They both fascinate and terrify. Today we check out the latest and greatest in robotic horses.
I should start this article by saying I am well aware robots really creep some people out. Personally, I live in a house with a mechanical engineer and an MIT hopeful, both deeply entrenched in robotics for school, as a hobby and professionally. My husband’s newest edition at his workplace is named D.A.V.E. and we have no less than a dozen robots in our home, including but not limited to a vacuum, a robotic cat named Nybble and a hamster-sized forklift named Cozmo. To be honest, I’m more concerned that my significant other will install Linux on my computer than I am that one of his robots will incite a dystopian war against humanity.
But, if you’ve watched one too many episodes of Black Mirror, be warned. There are robots afoot.
Way back in 2012, Boston Dynamic’s Legged Squad Support System, or LS3, was introduced as an upgrade from 2005’s BigDog. Described as a “pack mule” and designed for military applications, the robot was still too loud and awkwardly cumbersome for practical applications.
Advancements increased its speed and maneuverability, eventually culminating in 2013’s bipedal Atlas and 2016’s much smaller and much more dog-like robot, Spot, which can be had for a mere $75,400.
Note: If I had Elon Musk levels of money … I’d definitely own a Spot. He can dance!
But the world of robotics had yet to make a proper horse, i.e., something we could ride … until now.
In September 2021, while the world was still awakening from its long quarantine hibernation, the engineers at Xpeng were busy making one of the first truly rideable robots, at least for small kids.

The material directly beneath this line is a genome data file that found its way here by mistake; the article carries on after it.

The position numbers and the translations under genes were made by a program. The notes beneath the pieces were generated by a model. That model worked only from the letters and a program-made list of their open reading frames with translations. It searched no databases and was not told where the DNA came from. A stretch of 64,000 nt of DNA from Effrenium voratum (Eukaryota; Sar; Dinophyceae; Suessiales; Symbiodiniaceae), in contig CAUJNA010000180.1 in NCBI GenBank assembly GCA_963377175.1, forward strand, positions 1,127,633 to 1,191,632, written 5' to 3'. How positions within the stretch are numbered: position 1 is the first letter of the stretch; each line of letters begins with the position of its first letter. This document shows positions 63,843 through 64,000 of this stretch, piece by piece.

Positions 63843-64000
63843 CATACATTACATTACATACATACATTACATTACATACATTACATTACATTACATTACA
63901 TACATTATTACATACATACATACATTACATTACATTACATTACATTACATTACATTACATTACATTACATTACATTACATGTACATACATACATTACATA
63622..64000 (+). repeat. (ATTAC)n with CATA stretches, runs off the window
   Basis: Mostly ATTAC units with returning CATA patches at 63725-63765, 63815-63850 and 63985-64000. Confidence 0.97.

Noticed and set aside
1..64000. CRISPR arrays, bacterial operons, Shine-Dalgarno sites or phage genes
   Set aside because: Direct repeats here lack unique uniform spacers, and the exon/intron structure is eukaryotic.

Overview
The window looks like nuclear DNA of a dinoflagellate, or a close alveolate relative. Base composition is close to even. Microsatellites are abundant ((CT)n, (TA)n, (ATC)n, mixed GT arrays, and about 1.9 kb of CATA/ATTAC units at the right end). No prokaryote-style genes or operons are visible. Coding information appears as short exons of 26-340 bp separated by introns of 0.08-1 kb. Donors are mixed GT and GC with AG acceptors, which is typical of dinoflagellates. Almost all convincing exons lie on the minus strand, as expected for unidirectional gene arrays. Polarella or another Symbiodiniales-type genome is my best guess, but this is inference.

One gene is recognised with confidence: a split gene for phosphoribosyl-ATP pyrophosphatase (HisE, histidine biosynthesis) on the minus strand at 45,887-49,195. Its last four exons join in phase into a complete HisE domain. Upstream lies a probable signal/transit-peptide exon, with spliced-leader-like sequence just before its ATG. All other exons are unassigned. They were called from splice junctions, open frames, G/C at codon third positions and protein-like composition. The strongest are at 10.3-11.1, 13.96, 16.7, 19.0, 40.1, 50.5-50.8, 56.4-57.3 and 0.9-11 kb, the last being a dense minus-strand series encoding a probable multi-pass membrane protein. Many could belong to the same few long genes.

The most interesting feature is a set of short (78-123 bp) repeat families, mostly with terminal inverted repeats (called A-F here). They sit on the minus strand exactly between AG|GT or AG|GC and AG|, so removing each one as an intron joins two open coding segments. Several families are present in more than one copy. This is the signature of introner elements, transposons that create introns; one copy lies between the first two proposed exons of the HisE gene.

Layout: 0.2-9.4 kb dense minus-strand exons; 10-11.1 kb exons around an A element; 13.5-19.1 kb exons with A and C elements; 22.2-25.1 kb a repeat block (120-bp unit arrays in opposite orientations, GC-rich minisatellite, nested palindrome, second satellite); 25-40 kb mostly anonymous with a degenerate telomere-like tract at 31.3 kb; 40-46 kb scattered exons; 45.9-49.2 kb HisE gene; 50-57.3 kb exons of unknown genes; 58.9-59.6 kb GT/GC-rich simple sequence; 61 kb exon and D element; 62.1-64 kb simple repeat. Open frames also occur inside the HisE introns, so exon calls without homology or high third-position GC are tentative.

Described as a “horse-based quadruped,” the robot is a strange amalgamation of a horse with a deer tail and raccoon like face. It can sense its surroundings, avoid obstacles, and move and follow on its own. It also has artificial intelligence functions, which support voice and touch interactions, and can respond with facial expressions.
Not to be outdone, Kawasaki unveiled the RHP Bex that can carry up to 220 pounds at the Worldwide Robotic Exhibition in Tokyo this spring. It can traverse uneven terrain on its four legs or can utilize wheels on flat surfaces. While the prototype is clearly more goat-like, the company says the front half of Bex is modular and future upgrades could include customizable heads. Unicorn, anyone?
All of these robots are extremely limited in their applications — the Bex in particular looks glacially slow — but one wonders where advancements in science and technology will lead. In the distant future, could we watch a Michael Jung descendent tear across a cross-country course aboard an automaton steed? Fifty years from now, if I needed a wheel chair, could I have a mechanized Pegasus instead? Personally, I can’t wait to find out.
Amanda Uechi Ronan is an author, equestrian and wannabe race car driver. Follow her on Instagram @uechironan.